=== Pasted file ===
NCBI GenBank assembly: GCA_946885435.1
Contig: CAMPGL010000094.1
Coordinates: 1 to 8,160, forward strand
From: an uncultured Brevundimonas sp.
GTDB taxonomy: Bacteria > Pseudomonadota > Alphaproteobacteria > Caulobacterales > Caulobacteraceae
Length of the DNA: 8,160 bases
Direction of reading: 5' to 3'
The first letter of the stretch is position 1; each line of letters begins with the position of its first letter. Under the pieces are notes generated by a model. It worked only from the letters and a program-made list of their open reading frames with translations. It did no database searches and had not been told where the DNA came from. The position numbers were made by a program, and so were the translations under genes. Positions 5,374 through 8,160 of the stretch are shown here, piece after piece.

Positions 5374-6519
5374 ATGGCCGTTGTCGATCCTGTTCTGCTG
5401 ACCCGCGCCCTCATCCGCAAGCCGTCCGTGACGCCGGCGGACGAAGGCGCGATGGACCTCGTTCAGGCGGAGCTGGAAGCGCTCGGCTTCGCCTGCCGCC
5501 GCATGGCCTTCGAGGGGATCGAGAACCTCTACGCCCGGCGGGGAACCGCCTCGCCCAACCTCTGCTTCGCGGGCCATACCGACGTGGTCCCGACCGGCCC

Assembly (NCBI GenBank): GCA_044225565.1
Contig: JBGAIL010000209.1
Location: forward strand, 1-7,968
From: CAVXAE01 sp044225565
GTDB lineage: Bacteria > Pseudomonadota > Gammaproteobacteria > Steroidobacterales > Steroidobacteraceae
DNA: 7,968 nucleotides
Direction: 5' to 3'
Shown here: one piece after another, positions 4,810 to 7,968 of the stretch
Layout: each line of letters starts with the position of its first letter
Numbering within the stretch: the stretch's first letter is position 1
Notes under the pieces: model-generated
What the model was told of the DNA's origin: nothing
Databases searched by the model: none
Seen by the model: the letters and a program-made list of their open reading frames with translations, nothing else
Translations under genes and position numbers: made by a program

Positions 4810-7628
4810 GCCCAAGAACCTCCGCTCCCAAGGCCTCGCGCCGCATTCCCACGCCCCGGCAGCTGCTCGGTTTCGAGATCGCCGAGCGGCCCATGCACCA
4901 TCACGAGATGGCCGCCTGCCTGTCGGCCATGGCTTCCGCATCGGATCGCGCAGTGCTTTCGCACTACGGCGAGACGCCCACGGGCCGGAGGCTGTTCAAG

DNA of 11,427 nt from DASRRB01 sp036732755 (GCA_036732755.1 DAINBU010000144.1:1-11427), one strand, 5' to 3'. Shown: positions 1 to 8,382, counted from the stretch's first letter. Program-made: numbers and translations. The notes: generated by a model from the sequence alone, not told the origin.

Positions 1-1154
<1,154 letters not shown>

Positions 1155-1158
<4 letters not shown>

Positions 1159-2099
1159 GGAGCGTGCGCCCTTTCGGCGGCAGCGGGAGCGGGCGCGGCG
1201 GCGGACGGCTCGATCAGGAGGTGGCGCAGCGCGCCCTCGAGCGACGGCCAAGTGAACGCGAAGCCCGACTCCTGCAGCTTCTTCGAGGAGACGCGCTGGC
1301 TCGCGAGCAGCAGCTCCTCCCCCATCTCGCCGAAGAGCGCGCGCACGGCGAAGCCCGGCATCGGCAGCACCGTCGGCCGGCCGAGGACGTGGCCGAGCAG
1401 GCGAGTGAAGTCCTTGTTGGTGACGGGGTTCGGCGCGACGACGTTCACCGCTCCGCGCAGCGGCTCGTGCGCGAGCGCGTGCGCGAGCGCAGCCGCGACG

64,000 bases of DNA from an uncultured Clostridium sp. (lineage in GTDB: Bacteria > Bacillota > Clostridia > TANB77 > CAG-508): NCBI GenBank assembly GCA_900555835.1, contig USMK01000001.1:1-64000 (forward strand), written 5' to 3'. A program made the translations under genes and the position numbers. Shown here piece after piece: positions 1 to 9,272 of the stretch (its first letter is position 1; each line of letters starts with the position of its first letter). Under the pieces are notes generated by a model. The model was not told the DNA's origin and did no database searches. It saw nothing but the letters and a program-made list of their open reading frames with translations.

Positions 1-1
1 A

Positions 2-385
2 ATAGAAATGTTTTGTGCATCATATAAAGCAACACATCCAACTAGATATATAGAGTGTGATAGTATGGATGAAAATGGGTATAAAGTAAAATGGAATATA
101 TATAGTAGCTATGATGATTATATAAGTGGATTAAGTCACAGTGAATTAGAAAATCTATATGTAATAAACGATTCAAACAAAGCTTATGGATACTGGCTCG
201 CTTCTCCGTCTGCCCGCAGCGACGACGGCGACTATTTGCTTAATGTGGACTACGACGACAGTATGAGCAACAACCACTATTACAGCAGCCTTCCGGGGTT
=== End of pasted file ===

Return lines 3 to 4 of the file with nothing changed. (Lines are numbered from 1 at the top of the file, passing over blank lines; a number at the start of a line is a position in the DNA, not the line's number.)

Coordinates: 1 to 8,160, forward strand
From: an uncultured Brevundimonas sp.